In this case, Genvid can create separate streams for the audience to watch, depending on who their favorite character is inside the game world. Genvid can capture the view of a character moving around, and the audience member can move that camera angle to see from a different view. Or the audience member can switch to watching a different character. Pipeworks Studios created the animations, simulations, and the game world. Hollywood narrative writers created the characters behind the show, and all of this happened during the past six months. That’s a very short cycle for a project of this scope, Navok said.
The characters are driven by AI and they will do what they can to survive in the wilderness and win the competition. Viewers will collectively serve as judge and jury of Rival Peak’s contestants, sending one inhabitant off the show each week. Characters have to survive in the woods, overcome obstacles, solve puzzles, and develop allies. The characters have their own personalities and storylines. The audience helps or hinders them.
“We’re not calling it mind control, but it kind of is,” Navok said.
Rival Peak is built partly in the Unity game engine, but it is delivered as a livestreamed viewing experience that includes a second, enhanced stream overlay. That overlay enables Facebook viewers to interact with the contestants and environment. Viewer interactions take the form of taps, or clicks, that cumulatively count toward each contestant’s overall score while also instantly influencing the actions and decisions of those characters.
“You can jump between the different characters really fast and smooth,” Navok said. “Events will happen that change the map and things in the game world. And while we’re creating the show, we actually don’t know how it’s going to end. We’re literally building the branching narratives and the show around the idea that the community — the collective audience — is going to be deciding this in real time. Once the community makes a decision, that’s the decision. And if you miss any of it, you can watch the Rival Speak show.”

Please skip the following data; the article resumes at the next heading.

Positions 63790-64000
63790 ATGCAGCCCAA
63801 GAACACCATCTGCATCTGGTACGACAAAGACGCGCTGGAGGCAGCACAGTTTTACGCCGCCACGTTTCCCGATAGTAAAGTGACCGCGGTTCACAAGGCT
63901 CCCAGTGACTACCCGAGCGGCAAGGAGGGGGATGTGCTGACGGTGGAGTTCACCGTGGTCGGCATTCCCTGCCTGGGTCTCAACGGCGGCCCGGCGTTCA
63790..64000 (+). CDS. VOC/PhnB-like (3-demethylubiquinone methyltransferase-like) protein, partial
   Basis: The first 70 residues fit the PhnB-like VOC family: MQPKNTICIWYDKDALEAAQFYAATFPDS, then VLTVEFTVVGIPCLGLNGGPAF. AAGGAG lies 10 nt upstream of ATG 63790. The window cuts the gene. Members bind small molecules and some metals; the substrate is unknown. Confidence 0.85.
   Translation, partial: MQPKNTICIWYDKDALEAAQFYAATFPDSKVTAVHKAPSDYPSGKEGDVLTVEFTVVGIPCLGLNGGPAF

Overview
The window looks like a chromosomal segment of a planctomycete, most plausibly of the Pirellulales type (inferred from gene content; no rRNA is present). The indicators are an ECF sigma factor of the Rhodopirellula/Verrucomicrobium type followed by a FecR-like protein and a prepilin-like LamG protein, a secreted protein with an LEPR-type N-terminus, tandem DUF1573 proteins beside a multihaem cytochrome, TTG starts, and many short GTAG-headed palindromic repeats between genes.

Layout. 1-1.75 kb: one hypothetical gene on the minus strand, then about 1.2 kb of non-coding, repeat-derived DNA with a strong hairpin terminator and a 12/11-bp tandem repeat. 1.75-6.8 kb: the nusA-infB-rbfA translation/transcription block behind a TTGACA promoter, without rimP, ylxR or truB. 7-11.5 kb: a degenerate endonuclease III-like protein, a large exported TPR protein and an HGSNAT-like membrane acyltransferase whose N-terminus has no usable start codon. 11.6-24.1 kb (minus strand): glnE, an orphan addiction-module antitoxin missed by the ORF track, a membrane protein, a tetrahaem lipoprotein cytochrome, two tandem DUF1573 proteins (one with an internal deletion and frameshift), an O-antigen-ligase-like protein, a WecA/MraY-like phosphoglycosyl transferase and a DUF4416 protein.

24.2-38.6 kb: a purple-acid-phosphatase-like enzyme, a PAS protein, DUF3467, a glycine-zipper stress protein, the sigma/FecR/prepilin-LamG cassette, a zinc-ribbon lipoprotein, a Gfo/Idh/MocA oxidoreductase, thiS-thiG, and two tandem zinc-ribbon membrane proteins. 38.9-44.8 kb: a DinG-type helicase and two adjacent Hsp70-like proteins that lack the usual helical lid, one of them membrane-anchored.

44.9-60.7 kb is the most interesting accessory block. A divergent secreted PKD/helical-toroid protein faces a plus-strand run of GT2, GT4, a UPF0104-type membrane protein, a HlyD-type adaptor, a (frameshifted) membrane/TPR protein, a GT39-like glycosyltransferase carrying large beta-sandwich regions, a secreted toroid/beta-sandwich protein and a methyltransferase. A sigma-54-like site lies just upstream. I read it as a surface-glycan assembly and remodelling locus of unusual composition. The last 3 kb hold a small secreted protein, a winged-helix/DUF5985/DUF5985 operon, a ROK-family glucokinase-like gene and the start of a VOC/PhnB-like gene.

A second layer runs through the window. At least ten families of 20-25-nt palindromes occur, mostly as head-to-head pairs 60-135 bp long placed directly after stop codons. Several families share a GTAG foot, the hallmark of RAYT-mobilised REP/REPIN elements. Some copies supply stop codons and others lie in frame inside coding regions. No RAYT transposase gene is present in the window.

Rival Peak is a persistent, simulated world inhabited by a dozen semi-autonomous virtual humans. Rival Peak is the most ambitious to date of what Genvid calls MILE, or Massive Interactive Live Event — a cloud-based interactive experience for an audience of unlimited size delivered entirely via livestream video. DJ2 Entertainment (co-producers of the Sonic the Hedgehog feature film) prepared the scripts and the characters. It also developed and produced the weekly wrap up show Rival Speak, helping to give Rival Peak and Rival Speak a unique feel that blends two media — games and television.
It seems like a massive project with a short timetable. Navok said the budget is in the eight figures, meaning $10 million or more. If the show is popular, the companies can all go to work on a new season.
“This is really the culmination of, for me, 10 years of efforts to build stuff in the cloud,” Navok said. “This is the very first glimpse and similar to that transition between television and radio. The first television shows were radio serials. It took decades for people to understand what television could be, and I think it will take time for people to understand what a true cloud game could be.”